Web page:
8 car bits you (probably) didn’t know were recycled

By topgear, 03 May 2020

Mondeo rear lights on the Noble M12

The Noble M12 was built between 2000 and 2008, a wide, squat 350bhp V6 sports car that firmly established the marque as a presence on the low-production market.

Whether it could have achieved its modest success without the benefit of rear lights from the saloon version of the MkI Mondeo (1992-96) is anyone’s guess.

Citroen CX wing mirrors on the TVR Griffith, MkII Lotus Esprit and Jaguar XJ220

The faster a car is, the less likely someone is to overtake you. This is eminently sensible logic, and going by that logic it means that you won’t need to use your wing mirrors as much. You may as well throw on any old thing.

Yet somehow every shed-based British carmaker of the 1980s and 90s saw fit to glue on the mirrors that originally saw service on the humble but attractive Citroen CX. Seriously, these things got everywhere, it’s like they were falling from the sky. The Aston Martin Virage, McLaren F1 and any number of TVR, Venturi and Marcos models.

Maestro Van rear lights on the Land Rover Discovery

Land Rover is a successful brand now, but it was touch and go for a while there in the 1980s. The Range Rover was an early glimmer of diversification, but it was the Discovery that started to move the firm within reach of families who wanted something premium and robust.

The ladder chassis, doors and windscreen were carried over from the original Range Rover to save money, while the rear lights were yoinked out of the Austin-Rover parts bin straight off the Maestro Van, the sensible option for many small traders in the 1980s.

Bova Futura coach rear lights on the McLaren F1

The McLaren F1 is one of the coolest cars on the planet, broke records when it was launched and regularly hits millions at auctions. But don’t tell your passengers that it shares its rear lights with the wheels of the German schoolkids you just smoked away from the lights.

In fact, just picture the scene in an immaculate office in Woking when someone had to tell Ron Dennis that the indicators and brake lights at the back of the then-fastest car in the world were in fact from the Dutch-built 1982 Bova Futura coach.

Rover SD1 rear lights on the MkII Lotus Esprit

Let’s not argue about this, but the SD1 of 1976 was probably the last cool Rover (there are admittedly slim pickings here) – and what cooler car could the SD1 donate its bits to than the MkI Lotus Esprit?

The Esprit has always had some serious rear light game going on, mind – the Series 1 borrowed its back blinkers from the Fiat X1/9 and the Series 4 took its rear lights from the Toyota AE86.

Morris Marina door handles on the Range Rover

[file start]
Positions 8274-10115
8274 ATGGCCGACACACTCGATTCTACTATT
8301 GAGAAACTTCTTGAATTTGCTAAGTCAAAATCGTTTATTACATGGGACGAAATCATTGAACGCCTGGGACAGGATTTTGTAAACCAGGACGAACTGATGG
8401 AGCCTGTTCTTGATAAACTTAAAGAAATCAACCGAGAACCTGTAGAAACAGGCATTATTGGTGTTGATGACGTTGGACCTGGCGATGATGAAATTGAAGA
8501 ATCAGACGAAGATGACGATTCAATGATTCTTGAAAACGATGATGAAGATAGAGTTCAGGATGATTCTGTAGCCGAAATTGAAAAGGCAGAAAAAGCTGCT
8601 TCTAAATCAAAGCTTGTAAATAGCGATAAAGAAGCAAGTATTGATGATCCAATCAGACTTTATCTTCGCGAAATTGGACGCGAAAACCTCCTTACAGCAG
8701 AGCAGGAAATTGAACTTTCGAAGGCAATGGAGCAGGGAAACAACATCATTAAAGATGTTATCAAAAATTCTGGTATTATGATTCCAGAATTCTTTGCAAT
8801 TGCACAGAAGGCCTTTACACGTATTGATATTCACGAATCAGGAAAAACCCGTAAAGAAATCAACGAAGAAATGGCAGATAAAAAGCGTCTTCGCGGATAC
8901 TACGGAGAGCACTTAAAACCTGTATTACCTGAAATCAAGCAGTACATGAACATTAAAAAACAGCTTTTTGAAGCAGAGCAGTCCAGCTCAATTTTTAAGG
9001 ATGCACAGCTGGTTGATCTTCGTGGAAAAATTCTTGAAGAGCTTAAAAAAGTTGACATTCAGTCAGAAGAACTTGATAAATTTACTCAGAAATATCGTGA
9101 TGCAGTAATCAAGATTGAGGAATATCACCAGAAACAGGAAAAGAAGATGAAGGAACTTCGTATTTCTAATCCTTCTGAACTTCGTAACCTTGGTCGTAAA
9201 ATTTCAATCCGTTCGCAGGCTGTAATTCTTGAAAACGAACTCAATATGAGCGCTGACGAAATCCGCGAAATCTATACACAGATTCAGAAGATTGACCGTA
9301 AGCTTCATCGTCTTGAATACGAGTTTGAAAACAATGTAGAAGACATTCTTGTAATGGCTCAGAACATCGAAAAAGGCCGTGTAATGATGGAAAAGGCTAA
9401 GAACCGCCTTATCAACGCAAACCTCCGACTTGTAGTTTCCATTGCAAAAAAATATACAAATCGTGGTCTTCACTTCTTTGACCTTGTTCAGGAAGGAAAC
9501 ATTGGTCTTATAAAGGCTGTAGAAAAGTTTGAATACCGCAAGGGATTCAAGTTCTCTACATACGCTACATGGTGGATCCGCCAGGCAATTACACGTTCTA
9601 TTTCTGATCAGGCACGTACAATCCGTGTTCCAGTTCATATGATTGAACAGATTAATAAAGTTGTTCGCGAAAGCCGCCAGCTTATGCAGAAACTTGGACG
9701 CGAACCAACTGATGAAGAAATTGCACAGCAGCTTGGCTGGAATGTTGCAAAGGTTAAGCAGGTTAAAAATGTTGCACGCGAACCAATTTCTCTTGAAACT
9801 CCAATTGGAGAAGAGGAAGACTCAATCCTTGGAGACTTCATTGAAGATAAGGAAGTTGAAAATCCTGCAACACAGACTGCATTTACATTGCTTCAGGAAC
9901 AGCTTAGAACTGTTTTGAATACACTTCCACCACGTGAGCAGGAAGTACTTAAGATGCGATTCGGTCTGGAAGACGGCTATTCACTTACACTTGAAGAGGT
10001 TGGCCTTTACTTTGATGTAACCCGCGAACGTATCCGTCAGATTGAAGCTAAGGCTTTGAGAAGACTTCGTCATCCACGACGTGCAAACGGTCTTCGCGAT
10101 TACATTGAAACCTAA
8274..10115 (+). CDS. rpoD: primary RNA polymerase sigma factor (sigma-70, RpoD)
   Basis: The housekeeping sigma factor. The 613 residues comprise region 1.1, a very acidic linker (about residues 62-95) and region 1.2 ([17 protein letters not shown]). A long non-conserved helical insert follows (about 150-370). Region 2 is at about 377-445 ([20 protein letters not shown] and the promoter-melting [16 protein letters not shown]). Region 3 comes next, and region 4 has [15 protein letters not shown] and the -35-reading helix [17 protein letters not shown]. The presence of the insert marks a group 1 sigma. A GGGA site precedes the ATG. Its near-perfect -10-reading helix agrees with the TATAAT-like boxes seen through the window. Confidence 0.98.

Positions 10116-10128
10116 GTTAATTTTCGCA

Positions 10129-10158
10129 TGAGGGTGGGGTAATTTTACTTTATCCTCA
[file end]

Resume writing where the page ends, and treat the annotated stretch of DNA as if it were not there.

The Morris Marina was the beigest of beige 1970s family cars, it brought nothing to the table beyond a sensible shoes approach and keen pricing. Put it this way – this was the car that British Leyland put up against the Volkswagen Golf. No wonder the UK car industry imploded.

The door handles were arguably the Morris Marina’s best feature, but that’s like having nice elbows. Taken out of the Marina context they are actually quite nice as handles go – rectangular in shape and flush with the bodywork in execution. Smart.

And they turned up all over the place – the Land Rover Discovery, the Lotus Esprit and the Reliant Scimitar all used the Marina handles. But put them on a Range Rover and they become instantly fancy, inspiring a wave of copycats across the globe.

Mazda 323F rear lights on the Aston Martin DB7

The slightly anonymous 1989-94 Mazda 323F hatchback had it all on paper – decent drive, pop-up lights, Japanese reliability… but it never quite took off. By far the best thing to come out of the 323F’s noble existence was the donation of its rear dazzlers to the new Aston Martin DB7 in 1994.

The DB7 was actually a quick facelift job on an aborted F-Type project at Jaguar that parent company Ford wasn’t keen on spending into production. Blue Oval bosses were keen on getting a new entry-level GT in the Aston line-up, but the thrifty budget meant tipping the parts bin onto the floor.

It’s a veritable who’s who of other people’s stuff – Citroen CX mirrors, Ford Scorpio wing mirror switches, Mazda MX-5 door handles. And of course those rear lights that look much better on the Aston than they ever did on the 323F.

Fiat Punto headlights on the MG XPower SV

The MG XPower SV in 2003 was the final tune played by the violinists on the deck of the good ship Rover before it finally went under.

It could have been worse – Rover originally planned to use bits and pieces from the Rover parts bin, showing its thinking in 2001 with the MG X80 concept, which looked like a beefed-up MG TF. The Punto headlights looked sharp enough in their original fitting, but contributed a fair amount to the XPower SV’s muscular production look.

The sales figures showed distinct atrophy – by the time Rover went into administration in 2005 only nine models had been shifted. Oops.

STORY Sam Burnett

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